The U.S. Constitution grants citizens the right to keep and bear arms. However, this right does not apply to everyone living in the U.S. The state of California, for example, can revoke this right if an individual is convicted of certain criminal acts under California Penal Code Section 29800: Felon in Possession of a Firearm.
California Penal Code Section 29800: Felon in Possession of a Firearm is used to prosecute individuals who acquire firearms after their gun rights are revoked. Under this penal code, certain felons are not allowed to own, possess, or control a firearm; they are also not allowed to purchase or even receive one. You can learn more about this charge, the impact of a conviction, and some legal defenses with the Simmrin Law Group.
Defining California’s Felon in Possession of a Firearm Law
Penal Code 29800 serves as California’s felon in possession of a firearm law. According to this section of the legal code, individuals may be convicted of a criminal offense if they possess, own, receive, or purchase a firearm:
- After being convicted of a felony
- After being convicted of some misdemeanors
- If they are addicted to narcotic drugs
Penal Code 29800 also restricts felons’ rights to firearms following or pending federal felony charges and convictions, not just state charges. Pistols, rifles, shotguns, and revolvers are all examples of firearms.
This law can apply to both minors and adults. An experienced attorney can evaluate the particulars of your case and help you determine the next best steps to protect your rights and freedoms.
Misdemeanors that Can Lead to PC 29800 Charges
Not all misdemeanor convictions in California will result in the revocation of an individual’s gun rights. Generally, the court system in California only revokes gun rights if an individual is convicted of a misdemeanor for:
You should be aware that many of these misdemeanor charges will lead to a ten-year ban on firearm ownership. Some specific examples include assault, criminal threats, and stalking.
However, some misdemeanor charges will result in a lifetime ban, which means that an individual will never be able to legally own a firearm after a conviction for a misdemeanor. This more serious restriction applies to misdemeanors such as brandishing a weapon to a peace officer or domestic violence convictions.
Any felony conviction – including a conviction in the federal court system – could result in the loss of an individual’s gun rights. Felony convictions always result in a lifetime ban on firearm ownership.
Other Criminal Charges for Gun Usage in California
The usage of firearms throughout California is strictly regulated. Individuals can face criminal charges if they are accused of violating:
- California Penal Code §25400
- California Penal Code §25850
- California Penal Code §26350
- California Penal Code §26500
Note that these are only examples of some of the federal gun crimes that can be prosecuted in California. Individuals can face numerous other charges for firing a gun. Attempting to harm or kill someone else with a firearm can be prosecuted as attempted murder.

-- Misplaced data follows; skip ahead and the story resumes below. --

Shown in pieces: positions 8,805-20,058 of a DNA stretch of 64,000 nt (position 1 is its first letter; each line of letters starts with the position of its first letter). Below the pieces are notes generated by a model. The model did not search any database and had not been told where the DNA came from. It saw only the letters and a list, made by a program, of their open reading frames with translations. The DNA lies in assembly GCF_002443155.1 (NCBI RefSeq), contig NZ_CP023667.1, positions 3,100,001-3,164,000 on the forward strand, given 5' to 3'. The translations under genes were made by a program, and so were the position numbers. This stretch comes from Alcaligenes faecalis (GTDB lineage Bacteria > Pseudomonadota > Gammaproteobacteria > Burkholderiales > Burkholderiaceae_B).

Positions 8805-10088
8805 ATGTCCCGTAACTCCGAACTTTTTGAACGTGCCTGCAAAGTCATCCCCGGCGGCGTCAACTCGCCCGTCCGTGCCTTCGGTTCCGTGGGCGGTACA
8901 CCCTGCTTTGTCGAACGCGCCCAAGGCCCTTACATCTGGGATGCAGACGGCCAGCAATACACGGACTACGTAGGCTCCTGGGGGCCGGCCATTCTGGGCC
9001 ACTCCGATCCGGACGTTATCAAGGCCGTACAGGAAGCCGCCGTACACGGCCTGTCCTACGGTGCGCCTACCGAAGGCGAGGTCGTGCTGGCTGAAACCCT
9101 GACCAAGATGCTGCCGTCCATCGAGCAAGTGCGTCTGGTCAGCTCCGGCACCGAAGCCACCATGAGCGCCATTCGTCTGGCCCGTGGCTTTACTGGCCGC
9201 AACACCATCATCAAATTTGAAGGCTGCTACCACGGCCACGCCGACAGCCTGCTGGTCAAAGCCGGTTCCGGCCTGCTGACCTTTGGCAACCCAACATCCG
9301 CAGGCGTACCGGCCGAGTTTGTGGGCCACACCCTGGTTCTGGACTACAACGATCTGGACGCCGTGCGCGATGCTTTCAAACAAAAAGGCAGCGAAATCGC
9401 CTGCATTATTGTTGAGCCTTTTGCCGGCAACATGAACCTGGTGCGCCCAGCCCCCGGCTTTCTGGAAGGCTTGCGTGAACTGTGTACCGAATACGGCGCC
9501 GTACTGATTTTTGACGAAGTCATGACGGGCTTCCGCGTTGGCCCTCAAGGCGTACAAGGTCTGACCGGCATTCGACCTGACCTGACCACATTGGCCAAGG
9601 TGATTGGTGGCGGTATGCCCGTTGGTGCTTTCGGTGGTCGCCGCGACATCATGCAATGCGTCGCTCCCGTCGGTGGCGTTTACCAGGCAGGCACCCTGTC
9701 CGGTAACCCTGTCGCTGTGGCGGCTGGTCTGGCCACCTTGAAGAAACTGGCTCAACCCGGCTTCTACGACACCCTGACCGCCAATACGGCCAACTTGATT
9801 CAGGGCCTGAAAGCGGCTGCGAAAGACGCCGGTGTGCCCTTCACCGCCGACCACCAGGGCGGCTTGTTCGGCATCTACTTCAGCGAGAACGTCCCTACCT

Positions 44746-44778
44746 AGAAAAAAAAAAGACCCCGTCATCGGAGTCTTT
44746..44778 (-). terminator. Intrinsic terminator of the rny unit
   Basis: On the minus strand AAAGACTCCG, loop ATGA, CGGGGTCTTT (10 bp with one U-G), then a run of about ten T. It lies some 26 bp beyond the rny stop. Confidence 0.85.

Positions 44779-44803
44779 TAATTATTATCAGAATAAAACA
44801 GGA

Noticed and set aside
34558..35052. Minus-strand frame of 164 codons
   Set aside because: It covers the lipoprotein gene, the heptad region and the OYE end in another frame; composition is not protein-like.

All of these charges can lead to serious legal repercussions. Under these circumstances, it’s important to speak with an attorney as quickly as possible to understand your rights and begin preparing your legal defense. An attorney can also be your advocate or representative during questioning.
Results of a PC 29800 Conviction in California
Individuals in California who are convicted under PC 29800 can face the following repercussions:
- Fines of up to $10,000
- Jail time of up to three years
- Both a fine and imprisonment
The court system can also confiscate the individual’s weapon upon a conviction. Additionally, individuals who are visiting the country may be deported if they are convicted under California’s felon in possession of a firearm law.
Legal Defenses for Felon with a Firearm Charges
You can get help constructing a defense if you are accused of a PC 29800 violation in California. A criminal defense lawyer in Los Angeles can help you go over all of your legal options. Based on your situation, your lawyer could work to demonstrate that:
You did Not Know You Were in Possession of a Firearm
You should only be convicted under PC 29800 if you knowingly came into possession of a firearm. If someone else left a firearm in your possession, without your knowledge, you could be able to avoid a conviction.
You Were Illegally Searched by Police Officers
Sometimes, police officers ignore the legal boundaries set up by the state of California when going about their duties. If they ignore their guidelines when searching you or your property, leading to the discovery of a firearm, the evidence against you could be thrown out.
The Charge Should Be a Misdemeanor, Not a Felony
Under many circumstances, violating California Penal Code §29800: Felon in Possession of a Firearm is a felony offense. However, being charged with California Penal Code §29805: Misdemeanant In Possession Of A Firearm is different. As a wobbler offense, this may be a misdemeanor or felony charge.
Speak with a Lawyer About a Felon with a Firearm Charge
It’s important that you get help quickly if you are accused of violating California Penal Code §29800: Felon in Possession of a Firearm. The professionals at the Simmrin Law Group are here to help you. You can reach us easily. Just call or fill out our online contact form.
You can get a FREE case evaluation from our Los Angeles criminal defense lawyers.